Sadly for Europeans, this isn’t the only questionable online regulation effort from that region.
Thanks [Joyce Ng] for the tip.
Hot off the heels of their musical debut 6502 song the good folk at the Taylor and Amy Show are at it again. This time instead of assaulting our auditory senses, they play with our perception of color all while keeping the spirit of retro computing alive.
To back up a bit, I had the pleasure of witnessing the discovery of the Avon Beauty Vision Computer while at the Vintage Computer Festival Mid-West (VCFMW) this past September. We had visited the home of our friend [Jim W] from VCFMW who nonchalantly pulled down from the shelf the reddest computer I have ever seen.
A crowd quickly gathered at this newfound treat, designed and built before the invention of the Blue LED, was fallen upon and the process of prying out its secrets began. I was not privy to the negotiations, but I did notice a brightly colored red suitcase being exfiltrated by highly trained operatives later that night.
Continue reading “The Avon Computer Goth Challenge”
Hackers love random numbers, or more accurately, the pursuit of them. It turns out that computers are so good at following our exacting instructions that they are largely incapable of doing anything that would fit the strict definition of randomness — which has lead to some elaborate methods of generating the unexpected.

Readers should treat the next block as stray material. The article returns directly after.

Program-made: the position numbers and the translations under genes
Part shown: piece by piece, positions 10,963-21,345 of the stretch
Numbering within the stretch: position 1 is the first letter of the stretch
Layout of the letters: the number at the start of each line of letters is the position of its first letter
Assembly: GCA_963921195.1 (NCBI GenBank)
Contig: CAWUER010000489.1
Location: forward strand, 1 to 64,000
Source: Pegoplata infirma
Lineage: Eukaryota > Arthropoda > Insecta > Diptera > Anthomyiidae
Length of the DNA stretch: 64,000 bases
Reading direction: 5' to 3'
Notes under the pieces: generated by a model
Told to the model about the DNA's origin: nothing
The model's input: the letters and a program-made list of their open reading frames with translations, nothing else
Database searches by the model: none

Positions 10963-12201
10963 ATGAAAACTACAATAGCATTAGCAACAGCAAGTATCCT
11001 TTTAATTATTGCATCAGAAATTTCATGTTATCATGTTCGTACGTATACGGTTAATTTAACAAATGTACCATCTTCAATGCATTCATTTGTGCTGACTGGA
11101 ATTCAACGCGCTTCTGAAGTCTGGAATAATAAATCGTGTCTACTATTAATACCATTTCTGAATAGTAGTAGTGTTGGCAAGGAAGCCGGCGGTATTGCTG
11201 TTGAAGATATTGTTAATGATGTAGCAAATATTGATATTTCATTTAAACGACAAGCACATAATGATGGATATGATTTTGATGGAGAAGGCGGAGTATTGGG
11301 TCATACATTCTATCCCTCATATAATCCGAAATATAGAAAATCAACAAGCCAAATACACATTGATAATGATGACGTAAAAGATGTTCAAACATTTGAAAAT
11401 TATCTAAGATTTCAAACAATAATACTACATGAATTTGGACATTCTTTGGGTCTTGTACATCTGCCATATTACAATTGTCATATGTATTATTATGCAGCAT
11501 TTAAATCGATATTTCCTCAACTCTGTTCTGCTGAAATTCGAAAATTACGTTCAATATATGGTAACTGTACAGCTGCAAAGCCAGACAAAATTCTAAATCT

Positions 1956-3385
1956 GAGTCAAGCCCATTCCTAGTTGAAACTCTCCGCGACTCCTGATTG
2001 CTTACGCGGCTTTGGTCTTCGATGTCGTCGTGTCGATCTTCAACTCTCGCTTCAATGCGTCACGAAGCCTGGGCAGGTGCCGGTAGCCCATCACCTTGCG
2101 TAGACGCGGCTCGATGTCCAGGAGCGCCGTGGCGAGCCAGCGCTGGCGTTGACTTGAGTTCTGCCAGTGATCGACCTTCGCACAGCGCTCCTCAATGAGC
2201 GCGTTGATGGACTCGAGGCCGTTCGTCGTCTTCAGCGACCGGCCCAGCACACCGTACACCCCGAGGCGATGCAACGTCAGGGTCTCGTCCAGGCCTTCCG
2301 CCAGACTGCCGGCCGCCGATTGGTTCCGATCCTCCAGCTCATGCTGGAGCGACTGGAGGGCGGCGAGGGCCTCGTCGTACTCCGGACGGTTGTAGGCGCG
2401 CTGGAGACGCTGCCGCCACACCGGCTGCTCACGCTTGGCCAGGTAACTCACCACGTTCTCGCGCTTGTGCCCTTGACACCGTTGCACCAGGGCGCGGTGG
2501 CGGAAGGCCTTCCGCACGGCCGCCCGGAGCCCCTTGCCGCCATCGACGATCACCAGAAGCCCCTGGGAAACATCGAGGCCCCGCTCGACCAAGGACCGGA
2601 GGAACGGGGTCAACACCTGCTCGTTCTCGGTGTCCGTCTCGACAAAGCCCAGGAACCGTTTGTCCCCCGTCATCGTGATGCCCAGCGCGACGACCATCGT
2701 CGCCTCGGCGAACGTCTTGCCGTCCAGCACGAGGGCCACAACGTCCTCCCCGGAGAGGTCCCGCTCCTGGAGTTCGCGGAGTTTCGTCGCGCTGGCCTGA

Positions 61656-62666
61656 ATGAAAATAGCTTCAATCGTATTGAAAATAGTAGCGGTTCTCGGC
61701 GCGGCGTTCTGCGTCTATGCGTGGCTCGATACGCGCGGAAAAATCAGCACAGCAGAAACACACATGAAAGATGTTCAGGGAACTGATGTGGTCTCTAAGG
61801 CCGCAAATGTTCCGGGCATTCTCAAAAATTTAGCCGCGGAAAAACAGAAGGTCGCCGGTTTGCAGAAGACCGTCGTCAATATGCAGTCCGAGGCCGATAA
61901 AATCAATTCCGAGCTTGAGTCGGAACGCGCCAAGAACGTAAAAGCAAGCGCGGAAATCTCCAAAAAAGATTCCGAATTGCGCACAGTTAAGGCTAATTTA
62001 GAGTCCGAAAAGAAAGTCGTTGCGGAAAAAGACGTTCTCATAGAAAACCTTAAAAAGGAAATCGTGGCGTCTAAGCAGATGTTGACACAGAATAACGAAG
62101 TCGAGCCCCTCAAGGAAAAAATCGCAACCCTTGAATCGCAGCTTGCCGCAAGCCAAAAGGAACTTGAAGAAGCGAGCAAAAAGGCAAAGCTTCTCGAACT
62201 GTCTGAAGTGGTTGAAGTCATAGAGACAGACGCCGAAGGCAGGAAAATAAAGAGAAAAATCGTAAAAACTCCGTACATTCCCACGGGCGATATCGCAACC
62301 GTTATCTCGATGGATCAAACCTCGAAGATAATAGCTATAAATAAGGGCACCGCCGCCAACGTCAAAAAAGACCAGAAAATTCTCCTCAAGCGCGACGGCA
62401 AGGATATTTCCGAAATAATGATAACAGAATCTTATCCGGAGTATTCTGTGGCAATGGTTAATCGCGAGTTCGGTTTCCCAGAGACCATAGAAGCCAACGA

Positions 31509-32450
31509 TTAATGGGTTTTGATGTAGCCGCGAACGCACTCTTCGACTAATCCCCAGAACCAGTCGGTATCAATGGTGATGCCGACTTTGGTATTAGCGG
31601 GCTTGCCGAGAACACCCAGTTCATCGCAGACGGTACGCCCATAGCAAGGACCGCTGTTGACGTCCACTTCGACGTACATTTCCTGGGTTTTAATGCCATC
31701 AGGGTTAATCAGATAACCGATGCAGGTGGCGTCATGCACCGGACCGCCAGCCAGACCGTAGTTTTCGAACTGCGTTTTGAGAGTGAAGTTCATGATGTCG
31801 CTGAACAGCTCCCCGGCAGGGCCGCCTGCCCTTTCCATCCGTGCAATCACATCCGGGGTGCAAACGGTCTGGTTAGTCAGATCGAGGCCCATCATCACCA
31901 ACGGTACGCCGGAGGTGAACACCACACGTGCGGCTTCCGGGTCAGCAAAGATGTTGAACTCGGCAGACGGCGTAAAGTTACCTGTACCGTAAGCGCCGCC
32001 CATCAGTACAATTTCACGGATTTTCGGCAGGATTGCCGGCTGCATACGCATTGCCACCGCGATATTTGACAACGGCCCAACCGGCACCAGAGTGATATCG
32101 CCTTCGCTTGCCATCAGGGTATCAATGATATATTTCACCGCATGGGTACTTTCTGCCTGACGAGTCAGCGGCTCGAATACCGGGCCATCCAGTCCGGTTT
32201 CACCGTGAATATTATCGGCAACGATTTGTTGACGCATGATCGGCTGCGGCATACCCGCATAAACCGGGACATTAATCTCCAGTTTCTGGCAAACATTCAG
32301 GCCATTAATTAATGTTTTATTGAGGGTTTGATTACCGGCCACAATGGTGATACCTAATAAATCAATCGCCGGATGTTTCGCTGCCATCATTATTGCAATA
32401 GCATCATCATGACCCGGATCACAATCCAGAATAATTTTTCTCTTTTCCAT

Admittedly, the SB42 Random Number Generator built by [Simon Boak] isn’t exactly something you’d be using for cryptography. The method used to generate the digits, a pair of 555 timers sending pulses through linear-feedback shift registers, would at best be considered pseudo-random. Plus the only way of getting the digits out of the machine is by extracting them from the Nixie tubes with your Mark I Eyeballs. But it absolutely excels at the secondary reason many hackers like to build their own randomness rigs — it looks awesome.
Externally, it absolutely nails the look of a piece of vintage DIY year. Down to the classic white-on-black label tape. But open up the hood, and you’re treated to a real rarity these days: wirewrap construction. In an era where you can get PCBs made and shipped to your door for literally pennies, [Simon] is out there keeping the old ways alive. It doesn’t just look the part either. Unlike most modern projects we see, there isn’t a multi-core microcontroller behind the scenes doing all the work, it’s logic gates all the way down.